VMware ponies up $30m for Puppet Labs partnership
Getting down to serious – and heterogeneous – control freakage
VMware injected a little money into systems management software upstart Puppet Labs in its third round of funding back in November 2011. But now the server virtualization juggernaut has its hands firmly up the backside of Puppet Labs as it has become one of the bigger investors in the company after doing the fourth round of funding, weighing in at $30m, all by itself.
Puppet Labs was formed back in 2005 by CEO Luke Kanies, and its first commercial-grade system administration product, called Puppet Enterprise 1.0, came out in February 2011; it could manage as many as 50,000 nodes in a network. In September 2011, Puppet Labs could reach out over the intertubes and manage virty servers running on Amazon's EC2 cloud (which is based on a custom implementation of the Xen hypervisor) as well as those running on VMware's ESXi hypervisor.
At the time of the third round of funding, when Google, VMware, and Cisco Systems all kicked in some dough, Kanies told El Reg that it had around 250 paying customers using its tools. Today, as VMware kicks in $30m, most of which is an equity investment but some of which is being used to put engineering resources on integration of Puppet Enterprise with VMware's various server and cloud tools, Puppet Labs has more than 700 paying customers and has tens of thousands of companies using its freebie version and tens of millions of aggregate nodes under management. The company has been doubling its revenues every year for a long time, says Kanies.
It's no wonder that VMware is interested in Puppet Labs, and it is also no surprise that VMware wants to own a bigger slice of the small firm, which has around 110 employees (up from 60 this time last year). VMware wants its stake to measure up against Kleiner Perkins Caufield & Byers, True Ventures, and Radar Partners leading the funding in the first three rounds. (VMware is not the largest shareholder in Puppet Labs, Kanies said, even after the injection, but he would not say who is.) All told, Puppet has now raised $45.5m in four rounds of funding, and incidentally, all of the prior backers wanted to kick in dough this time around and VMware asked for them all to back off and let it catch up a little and they did.
The wonder is why VMware didn't just buy Puppet Labs outright, but it may be hedging its bets that the Chef tool from Opscode, another upstart systems management tool maker that is trying to take on CA, BMC, IBM, and Hewlett-Packard in this stodgy part of the data center, also gets some traction in the market. VMware may also just decide to create its own tools for managing physical and virtual servers that span multiple hypervisors and multiple clouds. Thus far, VMware continues to believe it has the best cloudy stack and that it needs to work more on improving this than trying to cover all hypervisors and clouds. But now that VMware has a new CEO in Pat Gelsinger and CTO Steve Herrod has just left to join venture capitalist General Capitalist Partners this could change. Or not. VMware has billions of dollars to play with, a near monopoly on enterprise x86 server virtualization, and lots of options.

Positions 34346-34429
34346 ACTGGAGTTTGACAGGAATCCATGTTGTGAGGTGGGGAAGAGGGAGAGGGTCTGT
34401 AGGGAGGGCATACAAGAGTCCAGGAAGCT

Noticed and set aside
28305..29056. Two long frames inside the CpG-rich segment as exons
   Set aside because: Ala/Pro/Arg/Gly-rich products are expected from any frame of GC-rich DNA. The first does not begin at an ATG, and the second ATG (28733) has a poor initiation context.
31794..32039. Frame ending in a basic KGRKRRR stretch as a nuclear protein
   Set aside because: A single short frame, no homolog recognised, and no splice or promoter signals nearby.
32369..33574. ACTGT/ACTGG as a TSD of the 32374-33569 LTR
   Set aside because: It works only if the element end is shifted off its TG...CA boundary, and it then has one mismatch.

What Puppet Labs wants to do is take on the established incumbents in systems management, and what VMware wants to ensure with its investment is that it benefits from Puppet Labs' success and gets the control freak upstart to make sure that Puppet Enterprise integrates with its vCloud Automation Center, vCenter Operations Manager, and vCenter Configuration Manager.
Kanies wants to be very clear that the VMware partnership has in no way affected the product roadmap for Puppet Enterprise, but rather that both companies are doing incremental investment around the core product to make the tools work better. Puppet Labs will forge other partnerships and continue to have heterogeneous aspirations.
"We think that the market is changing and there is a shift going on right now," Kanies explained to El Reg. "There is a hole in the industry, with these big four IT management incumbents, but they are all pre-DevOps, they are all pre-cloud, and they are all before the consumerization of IT.
"One of our customers can get Puppet up and running and doing useful work faster than any of those guys can get a salesman on site. We think there is a real opportunity to stand shoulder-to-shoulder with those companies and build a new and independent management company that has the DNA of cloud and DevOps and consumerization. We're really focused on being that company, and that is why, for us, a partnership with VMware rather than an acquisition makes sense." ®